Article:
April 19, 2016 / 8:27 AM / in 2 years

'Blade Jumper' turns to science to earn Rio Games place

(Reuters) - Paralympic champion Markus Rehm said he hoped new scientific studies would prove he gains no advantage through his prosthesis and clear him to compete at the Rio de Janeiro Olympics in August.

Germany's Markus Rehm wins gold in the men's long Jump F42/44 classification final during the London 2012 Paralympic Games at the Olympic Stadium August 31, 2012. REUTERS/Eddie Keogh

Nicknamed “Blade Jumper”, the 2012 Paralympics gold medalist and 2014 German long jump champion hopes to become the second athlete with a carbon fiber running blade to compete in the Olympics after South Africa’s Oscar Pistorius in 2012.

But a new rule by the International Association of Athletics Federations (IAAF) introduced last year leaves it to amputee competitors to prove their prosthesis does not put them in an advantage over able-bodied athletes.

“Markus Rehm and the German Disabled Sports Association hope to gain clarification from the results about whether it will be possible in the future for athletes with amputations to compete at national and international athletics competitions,” his management said in a statement on Tuesday.

“The results will be presented at the beginning of June in Cologne.”

The studies are conducted in association with the German Sport University Cologne, the National Institute of Advanced Industrial Science and Technology in Tokyo, the University of Colorado Boulder as well as a Japanese broadcaster.

IAAF’s new rule bans ‘the use of any mechanical aid, unless the athlete can establish on the balance of probabilities that the use of such an aid would not provide him with an overall competitive advantage over an athlete not using such aid.’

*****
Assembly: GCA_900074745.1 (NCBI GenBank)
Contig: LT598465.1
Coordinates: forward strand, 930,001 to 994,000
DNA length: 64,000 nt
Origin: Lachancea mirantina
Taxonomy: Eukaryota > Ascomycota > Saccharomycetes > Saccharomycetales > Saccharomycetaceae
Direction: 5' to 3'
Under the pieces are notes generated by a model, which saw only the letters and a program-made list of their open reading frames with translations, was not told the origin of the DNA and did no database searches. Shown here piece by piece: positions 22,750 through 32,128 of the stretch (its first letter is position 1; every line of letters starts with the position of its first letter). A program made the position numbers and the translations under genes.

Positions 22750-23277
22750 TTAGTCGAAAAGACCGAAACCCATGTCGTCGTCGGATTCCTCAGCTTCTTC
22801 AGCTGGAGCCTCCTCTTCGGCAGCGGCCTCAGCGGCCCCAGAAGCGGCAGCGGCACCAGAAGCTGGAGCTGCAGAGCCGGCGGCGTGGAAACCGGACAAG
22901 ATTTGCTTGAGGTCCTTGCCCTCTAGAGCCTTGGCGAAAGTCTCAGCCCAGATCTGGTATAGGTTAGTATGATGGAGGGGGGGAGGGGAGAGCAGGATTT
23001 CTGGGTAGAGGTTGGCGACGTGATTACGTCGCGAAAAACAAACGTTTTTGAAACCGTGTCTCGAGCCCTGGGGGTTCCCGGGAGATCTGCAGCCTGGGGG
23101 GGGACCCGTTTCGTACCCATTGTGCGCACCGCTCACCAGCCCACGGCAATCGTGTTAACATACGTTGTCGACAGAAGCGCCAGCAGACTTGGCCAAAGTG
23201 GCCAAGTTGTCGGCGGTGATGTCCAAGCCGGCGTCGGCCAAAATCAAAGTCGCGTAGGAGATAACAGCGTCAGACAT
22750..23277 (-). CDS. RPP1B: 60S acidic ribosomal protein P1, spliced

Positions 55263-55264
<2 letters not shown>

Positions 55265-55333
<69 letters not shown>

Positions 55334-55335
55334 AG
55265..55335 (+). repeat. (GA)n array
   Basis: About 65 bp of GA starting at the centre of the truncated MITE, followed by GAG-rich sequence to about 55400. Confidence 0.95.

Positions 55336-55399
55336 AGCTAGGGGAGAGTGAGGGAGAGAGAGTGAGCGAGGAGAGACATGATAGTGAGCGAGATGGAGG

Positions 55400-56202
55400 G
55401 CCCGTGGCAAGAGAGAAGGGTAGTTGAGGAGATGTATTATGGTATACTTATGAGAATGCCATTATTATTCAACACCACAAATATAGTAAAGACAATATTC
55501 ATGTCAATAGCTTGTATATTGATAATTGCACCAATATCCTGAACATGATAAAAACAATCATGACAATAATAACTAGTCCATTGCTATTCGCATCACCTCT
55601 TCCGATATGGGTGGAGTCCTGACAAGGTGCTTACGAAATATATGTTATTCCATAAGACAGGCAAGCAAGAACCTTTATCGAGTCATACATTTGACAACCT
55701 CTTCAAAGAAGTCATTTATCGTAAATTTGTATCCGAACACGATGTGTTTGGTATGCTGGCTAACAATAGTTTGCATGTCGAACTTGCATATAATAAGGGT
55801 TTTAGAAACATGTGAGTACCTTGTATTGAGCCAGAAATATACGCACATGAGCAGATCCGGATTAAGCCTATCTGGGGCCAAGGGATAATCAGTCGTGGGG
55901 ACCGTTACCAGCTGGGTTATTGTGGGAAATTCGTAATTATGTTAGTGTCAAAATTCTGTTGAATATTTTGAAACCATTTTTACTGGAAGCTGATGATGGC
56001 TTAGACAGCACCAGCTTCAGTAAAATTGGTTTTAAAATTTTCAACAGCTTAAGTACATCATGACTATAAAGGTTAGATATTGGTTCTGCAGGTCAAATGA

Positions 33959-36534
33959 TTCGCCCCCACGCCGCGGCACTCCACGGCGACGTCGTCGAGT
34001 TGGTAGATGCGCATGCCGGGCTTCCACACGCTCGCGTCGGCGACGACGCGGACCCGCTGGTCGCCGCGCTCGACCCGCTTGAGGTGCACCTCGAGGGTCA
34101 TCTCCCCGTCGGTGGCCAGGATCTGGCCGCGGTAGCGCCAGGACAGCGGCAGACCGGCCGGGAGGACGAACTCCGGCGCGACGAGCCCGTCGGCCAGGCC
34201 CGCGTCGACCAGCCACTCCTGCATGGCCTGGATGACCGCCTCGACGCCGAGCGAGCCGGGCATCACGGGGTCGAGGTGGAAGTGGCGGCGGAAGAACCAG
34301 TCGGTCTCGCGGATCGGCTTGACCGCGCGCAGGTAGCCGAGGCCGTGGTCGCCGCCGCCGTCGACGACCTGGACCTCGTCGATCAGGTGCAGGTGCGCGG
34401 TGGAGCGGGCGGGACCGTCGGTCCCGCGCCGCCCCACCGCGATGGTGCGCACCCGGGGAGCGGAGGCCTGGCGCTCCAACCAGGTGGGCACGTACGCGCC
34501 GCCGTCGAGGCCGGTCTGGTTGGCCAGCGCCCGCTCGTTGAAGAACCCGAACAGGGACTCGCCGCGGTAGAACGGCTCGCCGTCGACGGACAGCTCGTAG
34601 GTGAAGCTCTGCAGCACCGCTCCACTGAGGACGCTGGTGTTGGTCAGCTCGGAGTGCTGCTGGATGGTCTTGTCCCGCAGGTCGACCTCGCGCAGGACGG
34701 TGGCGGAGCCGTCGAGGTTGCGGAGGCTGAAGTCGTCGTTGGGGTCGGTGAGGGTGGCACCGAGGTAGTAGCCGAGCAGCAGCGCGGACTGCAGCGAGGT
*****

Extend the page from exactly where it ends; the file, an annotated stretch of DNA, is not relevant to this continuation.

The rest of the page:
Rehm’s performances have caused a stir, especially after his 2014 German title victory that triggered mixed reactions from fellow athletes at the time.

He also beat able-bodied athletes with a jump of 8.10 meters at the Glasgow Indoor Grand Prix in February.

The 27-year-old, who lost his lower right leg in a boating accident as a teenager, has already complained his case was dragging on, with the IAAF still to publish the specific criteria for their new rule.

Rehm, who under the current rule is at the moment unavailable for selection for the German Olympic team, has also threatened legal action as a last resort if the IAAF was seen to be stalling his case.

The Rio Olympics begin on Aug. 5, with the long jump qualifying and final competitions set for Aug. 12-13.

Reporting by Karolos Grohmann. Editing by Patrick Johnston

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